With technology evolving rapidly, there’s no doubt that the IT sector is set to experience considerable growth both in the near future and longer term. While there are huge opportunities for the UK if it can establish itself as a leading global player, the current skills shortage has made it challenging for the sector to keep pace with demand. Indeed, a report by GfK last year found that 77 per cent of London tech businesses said that if more skilled people were available, they would grow faster.

It is vital for those already working in the industry to communicate the benefits of a career in IT more clearly. This will help attract a wider talent base and skills set to the industry and ensure tech companies have access to the best potential candidates. There also needs to be a greater commitment to providing training and apprenticeships to help those working in the sector build their knowledge, skills and expertise.

Improving the perception of a career in IT 

The number of graduates choosing to study IT at degree level is in decline so it’s important to provide students with a better understanding of what a career in IT entails. At the moment, there seems to be a perception among young people that a career in IT is dull. However, on the contrary, a career in IT is akin to the technologies, devices and social networks that this group are arguably most accustomed to.  It’s important that companies use this to their advantage and attract more young people into the industry by raising awareness of the variety of roles available within IT.

Shaping learning 

However, it’s not just about encouraging more people to study IT. Technology companies also need to be more involved in shaping the direction of learning. Ultimately, this will be to their own benefit – as education will turn-out young people with better quality skills and experience, which are more aligned to the business requirement. Additionally, in line with recent department of education plans, we found that 56% of technology professionals believe programming should be integrated into the curriculum for secondary education from 2015 onwards, and 86% think primary school age is an appropriate time to introduce children to computing in general.

More vocational training 

Companies should also be more willing to take on candidates who they can train up. This allows them to shape people to their way of working and ensure they meet business requirements. 60% of technology professionals have told us that degrees alone are not enough to help jobseekers break into the IT industry, and 76% felt vocational training courses were a worthy alternative. Some organisations have been making a real difference; The Raspberry Pi Foundation, creators of the super-cheap Raspberry Pi computer, has been helping to re- popularise programming in the UK in the way that the Sinclair Spectrum and BBC Micro did in the 1980s. Google has also rolled-out specialist tech teachers to help schools across England enhance their IT curriculum, and we’ve seen EE recently announce ‘Techy tea parties’ to help up-skill our youth.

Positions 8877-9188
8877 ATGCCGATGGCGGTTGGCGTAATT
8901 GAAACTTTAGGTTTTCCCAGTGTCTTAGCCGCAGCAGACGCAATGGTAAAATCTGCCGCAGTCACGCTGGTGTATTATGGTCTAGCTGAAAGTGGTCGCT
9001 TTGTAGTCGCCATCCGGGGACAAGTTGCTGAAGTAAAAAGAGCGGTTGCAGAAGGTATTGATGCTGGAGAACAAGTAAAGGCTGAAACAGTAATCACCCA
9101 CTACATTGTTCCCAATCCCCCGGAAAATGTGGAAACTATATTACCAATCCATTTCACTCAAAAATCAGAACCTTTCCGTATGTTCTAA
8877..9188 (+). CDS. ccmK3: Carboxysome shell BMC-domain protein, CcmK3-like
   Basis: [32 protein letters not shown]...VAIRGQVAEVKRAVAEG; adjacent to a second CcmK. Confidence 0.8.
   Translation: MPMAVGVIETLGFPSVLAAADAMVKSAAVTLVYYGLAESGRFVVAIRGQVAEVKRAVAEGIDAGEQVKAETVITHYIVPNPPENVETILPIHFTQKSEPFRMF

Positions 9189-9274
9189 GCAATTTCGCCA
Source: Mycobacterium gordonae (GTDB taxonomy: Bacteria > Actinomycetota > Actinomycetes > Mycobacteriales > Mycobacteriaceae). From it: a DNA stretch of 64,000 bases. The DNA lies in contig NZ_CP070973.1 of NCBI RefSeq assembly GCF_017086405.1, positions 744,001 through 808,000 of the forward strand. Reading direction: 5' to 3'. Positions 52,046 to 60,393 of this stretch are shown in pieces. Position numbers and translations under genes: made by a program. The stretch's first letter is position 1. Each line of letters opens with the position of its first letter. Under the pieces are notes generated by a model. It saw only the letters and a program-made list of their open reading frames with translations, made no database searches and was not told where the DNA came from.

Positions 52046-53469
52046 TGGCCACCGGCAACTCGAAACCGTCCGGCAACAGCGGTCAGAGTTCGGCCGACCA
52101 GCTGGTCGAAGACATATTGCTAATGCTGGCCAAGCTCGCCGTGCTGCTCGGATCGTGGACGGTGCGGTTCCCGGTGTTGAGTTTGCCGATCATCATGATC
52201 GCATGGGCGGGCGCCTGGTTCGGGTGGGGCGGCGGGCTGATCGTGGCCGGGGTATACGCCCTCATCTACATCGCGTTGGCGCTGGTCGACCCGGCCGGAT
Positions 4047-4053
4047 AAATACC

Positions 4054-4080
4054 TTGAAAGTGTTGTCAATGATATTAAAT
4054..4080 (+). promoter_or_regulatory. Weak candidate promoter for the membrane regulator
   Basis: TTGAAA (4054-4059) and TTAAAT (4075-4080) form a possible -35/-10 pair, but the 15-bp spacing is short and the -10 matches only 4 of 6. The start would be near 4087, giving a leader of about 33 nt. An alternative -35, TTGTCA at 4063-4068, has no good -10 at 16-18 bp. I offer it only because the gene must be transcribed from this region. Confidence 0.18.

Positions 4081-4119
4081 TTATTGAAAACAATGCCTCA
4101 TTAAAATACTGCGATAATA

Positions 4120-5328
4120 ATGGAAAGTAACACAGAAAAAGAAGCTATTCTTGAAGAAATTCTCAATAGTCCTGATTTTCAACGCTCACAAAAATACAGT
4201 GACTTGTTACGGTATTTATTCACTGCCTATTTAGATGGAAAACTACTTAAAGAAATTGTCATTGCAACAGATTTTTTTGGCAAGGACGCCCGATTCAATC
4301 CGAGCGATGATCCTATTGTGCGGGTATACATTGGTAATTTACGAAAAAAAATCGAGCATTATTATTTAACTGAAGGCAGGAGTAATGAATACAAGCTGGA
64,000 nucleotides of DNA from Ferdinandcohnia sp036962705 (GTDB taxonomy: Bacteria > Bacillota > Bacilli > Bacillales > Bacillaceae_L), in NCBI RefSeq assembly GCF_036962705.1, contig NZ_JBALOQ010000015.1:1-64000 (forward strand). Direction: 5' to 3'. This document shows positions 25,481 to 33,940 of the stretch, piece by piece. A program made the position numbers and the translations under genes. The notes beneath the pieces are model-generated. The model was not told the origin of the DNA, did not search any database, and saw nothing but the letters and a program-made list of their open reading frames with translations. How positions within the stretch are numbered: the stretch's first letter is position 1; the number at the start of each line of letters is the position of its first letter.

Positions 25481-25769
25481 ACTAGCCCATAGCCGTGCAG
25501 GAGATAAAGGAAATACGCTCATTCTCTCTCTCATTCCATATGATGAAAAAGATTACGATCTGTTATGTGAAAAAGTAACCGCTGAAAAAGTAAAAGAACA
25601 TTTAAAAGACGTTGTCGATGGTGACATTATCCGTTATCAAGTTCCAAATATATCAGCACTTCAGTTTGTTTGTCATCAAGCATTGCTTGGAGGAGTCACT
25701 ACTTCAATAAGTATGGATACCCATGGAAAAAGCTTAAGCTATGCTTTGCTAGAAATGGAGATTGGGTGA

Fast-tracking women, and visas for technology experts 

As well as the need to encourage more young people to join the sector, there are other vast sources of talent that are being under utilised. A report released this month from Internet company Nominet found that increasing the number of women working in IT to fill the skills shortage could generate an extra £2.6 billion for the UK economy each year. Women currently make up less than one fifth of the IT workforce across the UK, a key factor of which is low female participation in IT education at school. Further statistics show only one third of ICT A-level students and less than a tenth of Computer Studies A-Level students are female; these figures desperately need to be improved for London to sustain tech growth.

Along with increasing the participation of women, it’s important we have access to the best and brightest talent inside and outside the EU. David Cameron’s announcement in December of fast-tracked visas for world-class technology experts was an encouraging step in the right direction.

For the UK to take advantage of the potential growth opportunity from IT, it is essential we invest in the next generation of IT talent and encourage more people to consider IT as a future career. Indeed, Boris Johnson’s mission is to make London the tech capital of the world but this will only be possible if we have the right workforce to deliver success.

Richard Nott, Website Director,